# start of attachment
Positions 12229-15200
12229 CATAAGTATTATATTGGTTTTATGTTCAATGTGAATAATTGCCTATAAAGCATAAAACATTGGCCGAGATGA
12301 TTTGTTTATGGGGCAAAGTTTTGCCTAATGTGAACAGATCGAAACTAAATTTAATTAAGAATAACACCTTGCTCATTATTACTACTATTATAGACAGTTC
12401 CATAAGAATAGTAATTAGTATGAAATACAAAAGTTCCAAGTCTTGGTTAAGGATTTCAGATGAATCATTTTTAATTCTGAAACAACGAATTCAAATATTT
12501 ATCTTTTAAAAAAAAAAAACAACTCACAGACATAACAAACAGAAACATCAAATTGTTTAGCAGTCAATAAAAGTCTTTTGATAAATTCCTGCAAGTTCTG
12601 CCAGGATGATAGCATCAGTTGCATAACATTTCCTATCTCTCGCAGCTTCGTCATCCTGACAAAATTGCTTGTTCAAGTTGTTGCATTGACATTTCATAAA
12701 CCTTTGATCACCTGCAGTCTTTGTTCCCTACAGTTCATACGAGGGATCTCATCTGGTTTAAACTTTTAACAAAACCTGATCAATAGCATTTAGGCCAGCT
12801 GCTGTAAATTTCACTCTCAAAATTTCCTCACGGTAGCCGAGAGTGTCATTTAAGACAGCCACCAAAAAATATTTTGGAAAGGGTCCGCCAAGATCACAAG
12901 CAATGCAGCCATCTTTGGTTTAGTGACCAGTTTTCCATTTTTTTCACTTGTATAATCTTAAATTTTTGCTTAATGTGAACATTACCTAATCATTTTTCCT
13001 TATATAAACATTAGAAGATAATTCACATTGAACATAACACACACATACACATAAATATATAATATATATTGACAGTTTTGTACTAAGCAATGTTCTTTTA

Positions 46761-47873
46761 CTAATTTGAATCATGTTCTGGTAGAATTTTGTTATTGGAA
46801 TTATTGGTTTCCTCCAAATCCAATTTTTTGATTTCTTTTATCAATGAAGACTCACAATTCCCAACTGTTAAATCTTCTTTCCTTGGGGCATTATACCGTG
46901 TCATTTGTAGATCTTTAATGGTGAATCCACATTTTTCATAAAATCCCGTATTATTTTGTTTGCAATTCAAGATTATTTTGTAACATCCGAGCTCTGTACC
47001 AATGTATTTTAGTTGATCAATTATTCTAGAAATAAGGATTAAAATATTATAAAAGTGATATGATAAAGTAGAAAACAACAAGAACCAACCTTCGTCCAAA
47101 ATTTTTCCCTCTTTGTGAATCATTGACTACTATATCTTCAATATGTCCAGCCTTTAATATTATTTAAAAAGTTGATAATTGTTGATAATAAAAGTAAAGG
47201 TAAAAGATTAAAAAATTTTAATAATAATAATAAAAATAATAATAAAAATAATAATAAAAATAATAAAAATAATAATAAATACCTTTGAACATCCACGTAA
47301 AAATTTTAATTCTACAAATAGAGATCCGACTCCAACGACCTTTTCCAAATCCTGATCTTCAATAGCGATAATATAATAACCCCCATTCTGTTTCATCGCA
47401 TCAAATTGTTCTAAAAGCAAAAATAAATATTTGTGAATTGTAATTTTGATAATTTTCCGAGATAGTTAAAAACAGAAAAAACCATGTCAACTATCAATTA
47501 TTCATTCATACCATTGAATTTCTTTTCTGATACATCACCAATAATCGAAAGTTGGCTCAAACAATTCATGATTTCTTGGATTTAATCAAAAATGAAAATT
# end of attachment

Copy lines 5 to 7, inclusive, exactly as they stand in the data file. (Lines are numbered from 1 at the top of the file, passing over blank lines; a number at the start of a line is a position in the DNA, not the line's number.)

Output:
12501 ATCTTTTAAAAAAAAAAAACAACTCACAGACATAACAAACAGAAACATCAAATTGTTTAGCAGTCAATAAAAGTCTTTTGATAAATTCCTGCAAGTTCTG
12601 CCAGGATGATAGCATCAGTTGCATAACATTTCCTATCTCTCGCAGCTTCGTCATCCTGACAAAATTGCTTGTTCAAGTTGTTGCATTGACATTTCATAAA
12701 CCTTTGATCACCTGCAGTCTTTGTTCCCTACAGTTCATACGAGGGATCTCATCTGGTTTAAACTTTTAACAAAACCTGATCAATAGCATTTAGGCCAGCT